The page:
Dezart’s fundraising campaign for a new facility is in its initial stages, Shaw said.

“What we’re doing is announcing the pledge drive and setting in motion the path to achieve all of the things we need to for us to say, ‘We have now secured a facility, and we’re now in renovation,’” he said. But we’re a few years off from that. We’re establishing a position for a director of development, fundraising, and consulting to put us in a place where we, as an organization, can solidify the foundation and the people we need to make it happen. It means bringing on more staff, funding that staff, and taking a number of things off my plate so I can continue to grow in my role as the artistic director. I wear many hats, but I’m also only one person. Even with the support of volunteers, we need to start thinking ahead and ask, ‘What do we need to do to allow us to grow our programming?’”


CV Rep's Ron Celona and Gary D. Hall (left) sign the option agreement to purchase the former IMAX theater in Cathedral City with city officials Joe Giarrusso and Tami Scott (right).The Coachella Valley Repertory, currently based at The Atrium in Rancho Mirage, was also founded in 2008. It’s the only company in the valley that has Small Professional Theatre status with the Actors’ Equity union.

Founder and artistic director Ron Celona said the theater has grown well beyond what was originally planned.

“We were 2 years old, using outside venues, before we were able to rent our own space,” Celona said. “Our first big milestone was moving into (a space in) The Atrium in Rancho Mirage, which was an empty shell. We hired a contractor to build our 86-seat theater, lobby and box office. We expanded to the next unit, building offices for staff. … The first hire was a box-office staff member, and little by little, we have grown to be an eight-full-time-staff company. It might be called show business, and it’s certainly a business—and it needs to be run like a business.”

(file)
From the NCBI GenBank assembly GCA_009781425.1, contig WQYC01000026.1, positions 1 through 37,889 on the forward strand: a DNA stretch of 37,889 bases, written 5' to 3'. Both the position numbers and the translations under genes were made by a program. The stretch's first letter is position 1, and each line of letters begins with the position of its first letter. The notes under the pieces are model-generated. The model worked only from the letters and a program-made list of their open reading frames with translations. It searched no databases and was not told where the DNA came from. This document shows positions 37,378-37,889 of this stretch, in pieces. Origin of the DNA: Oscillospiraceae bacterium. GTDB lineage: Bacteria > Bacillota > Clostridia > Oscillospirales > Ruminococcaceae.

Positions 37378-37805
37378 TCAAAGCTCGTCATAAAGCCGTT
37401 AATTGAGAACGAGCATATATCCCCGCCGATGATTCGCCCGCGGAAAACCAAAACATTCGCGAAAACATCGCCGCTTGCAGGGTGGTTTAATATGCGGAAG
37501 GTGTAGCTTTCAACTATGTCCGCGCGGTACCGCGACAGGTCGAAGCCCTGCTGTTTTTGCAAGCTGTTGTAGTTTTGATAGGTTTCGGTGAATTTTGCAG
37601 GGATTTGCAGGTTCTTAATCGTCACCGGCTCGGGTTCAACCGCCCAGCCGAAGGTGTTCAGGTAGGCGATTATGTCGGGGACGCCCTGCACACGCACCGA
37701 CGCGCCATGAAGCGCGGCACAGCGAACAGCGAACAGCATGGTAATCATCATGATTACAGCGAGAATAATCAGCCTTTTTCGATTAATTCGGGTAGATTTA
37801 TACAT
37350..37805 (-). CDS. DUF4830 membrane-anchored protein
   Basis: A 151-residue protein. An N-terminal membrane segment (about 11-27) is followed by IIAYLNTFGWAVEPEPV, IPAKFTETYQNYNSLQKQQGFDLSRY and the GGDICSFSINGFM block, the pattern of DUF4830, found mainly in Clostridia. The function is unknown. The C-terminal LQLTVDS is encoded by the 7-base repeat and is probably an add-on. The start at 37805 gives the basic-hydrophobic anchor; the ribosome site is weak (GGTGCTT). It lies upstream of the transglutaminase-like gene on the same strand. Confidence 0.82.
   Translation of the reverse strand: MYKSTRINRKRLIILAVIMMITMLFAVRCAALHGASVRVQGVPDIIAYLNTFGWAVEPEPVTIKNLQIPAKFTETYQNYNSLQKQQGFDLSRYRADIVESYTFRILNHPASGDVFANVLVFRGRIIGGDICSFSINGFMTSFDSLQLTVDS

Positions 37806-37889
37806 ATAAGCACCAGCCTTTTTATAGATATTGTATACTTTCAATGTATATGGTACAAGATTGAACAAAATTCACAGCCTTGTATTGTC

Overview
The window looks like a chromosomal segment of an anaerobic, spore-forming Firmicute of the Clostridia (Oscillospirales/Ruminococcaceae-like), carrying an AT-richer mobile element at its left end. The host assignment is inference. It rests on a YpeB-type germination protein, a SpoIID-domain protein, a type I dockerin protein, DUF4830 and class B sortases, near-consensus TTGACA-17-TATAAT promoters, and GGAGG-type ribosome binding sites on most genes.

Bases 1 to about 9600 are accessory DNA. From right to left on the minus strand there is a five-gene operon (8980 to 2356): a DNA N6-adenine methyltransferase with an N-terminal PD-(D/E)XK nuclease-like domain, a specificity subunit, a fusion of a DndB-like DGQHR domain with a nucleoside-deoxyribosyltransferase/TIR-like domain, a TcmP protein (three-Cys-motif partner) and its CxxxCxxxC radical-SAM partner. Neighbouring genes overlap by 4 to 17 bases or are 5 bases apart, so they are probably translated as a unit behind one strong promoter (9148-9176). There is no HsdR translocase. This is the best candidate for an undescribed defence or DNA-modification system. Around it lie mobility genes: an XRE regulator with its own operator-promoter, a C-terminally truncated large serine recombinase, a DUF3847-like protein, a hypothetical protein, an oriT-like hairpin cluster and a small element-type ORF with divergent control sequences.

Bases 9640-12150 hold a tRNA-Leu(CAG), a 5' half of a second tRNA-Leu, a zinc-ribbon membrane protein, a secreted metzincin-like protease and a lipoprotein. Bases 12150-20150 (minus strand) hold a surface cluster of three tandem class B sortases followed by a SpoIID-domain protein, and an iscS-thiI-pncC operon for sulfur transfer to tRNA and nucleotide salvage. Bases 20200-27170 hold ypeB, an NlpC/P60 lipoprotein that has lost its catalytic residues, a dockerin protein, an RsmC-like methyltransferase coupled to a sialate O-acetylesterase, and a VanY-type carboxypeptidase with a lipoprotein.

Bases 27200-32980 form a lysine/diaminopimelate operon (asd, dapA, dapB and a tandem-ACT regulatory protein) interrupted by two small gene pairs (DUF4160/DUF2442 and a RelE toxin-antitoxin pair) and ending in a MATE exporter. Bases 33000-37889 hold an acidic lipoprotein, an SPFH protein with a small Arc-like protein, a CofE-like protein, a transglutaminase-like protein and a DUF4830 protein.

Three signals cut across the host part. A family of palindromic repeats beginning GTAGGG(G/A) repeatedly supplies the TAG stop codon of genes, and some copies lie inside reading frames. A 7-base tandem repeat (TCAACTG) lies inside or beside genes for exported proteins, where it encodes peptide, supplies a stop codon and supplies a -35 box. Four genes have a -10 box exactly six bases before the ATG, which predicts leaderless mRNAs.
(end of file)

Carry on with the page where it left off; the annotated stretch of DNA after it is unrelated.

Celona said business success led to CV Rep’s current status.

“We started as a non-union theater that contracted Equity actors. A few years back, the accomplishment of the company as a business allowed us to become a full-fledged Equity house. It makes Coachella Valley Repertory the only Equity house in the Coachella Valley,” Celona said. “What that does is gives us national coverage.”

Celona said the CV Rep production of Terrence McNally’s Master Class in 2013 marked a key moment in the company’s history.

“That particular production was a turning point for Coachella Valley Repertory. Why? Because of the recognition of its production values and the cast,” Celona said. “Basically, we got a wide word of mouth, and it spread like wildfire. People who had never heard of us started to check us out. Prior to that, it was very much a small, contained following. Our subscription base was around 300, and afterward, we shot up to 700 to 800 subscribers the following year. Each year since, we’ve grown by about 200.

With that increase in subscribers, and 8,000 people attending the 2016-2017 season shows—in an 86-seat theater—it’s time for CV Rep to move into a bigger space.

“We have signed an option with the city of Cathedral City to purchase the old IMAX movie theater and two adjoining restaurants—the building and the land,” Celona said. “We have until June 2018 to execute that option. Basically, what that means is we’ve had a capital campaign since October 2016 to raise the money we need. The total campaign is a $6 million campaign. We’re just shy of our first $1 million as of right now. We need at least a percentage of that ($6 million) campaign to enter the agreement and break ground and build a state-of-the-art playhouse.”

Celona said he’s proud of the mark that CV Rep and the valley’s other theater companies have left on the valley.

“I think any arts organization in the community … we’re all making a difference,” Celona said. “The difference is to enlighten, inspire and educate our community to be a better place to live in, and (for us to be) better human beings in the world. Theater has always been a mirror to its community.”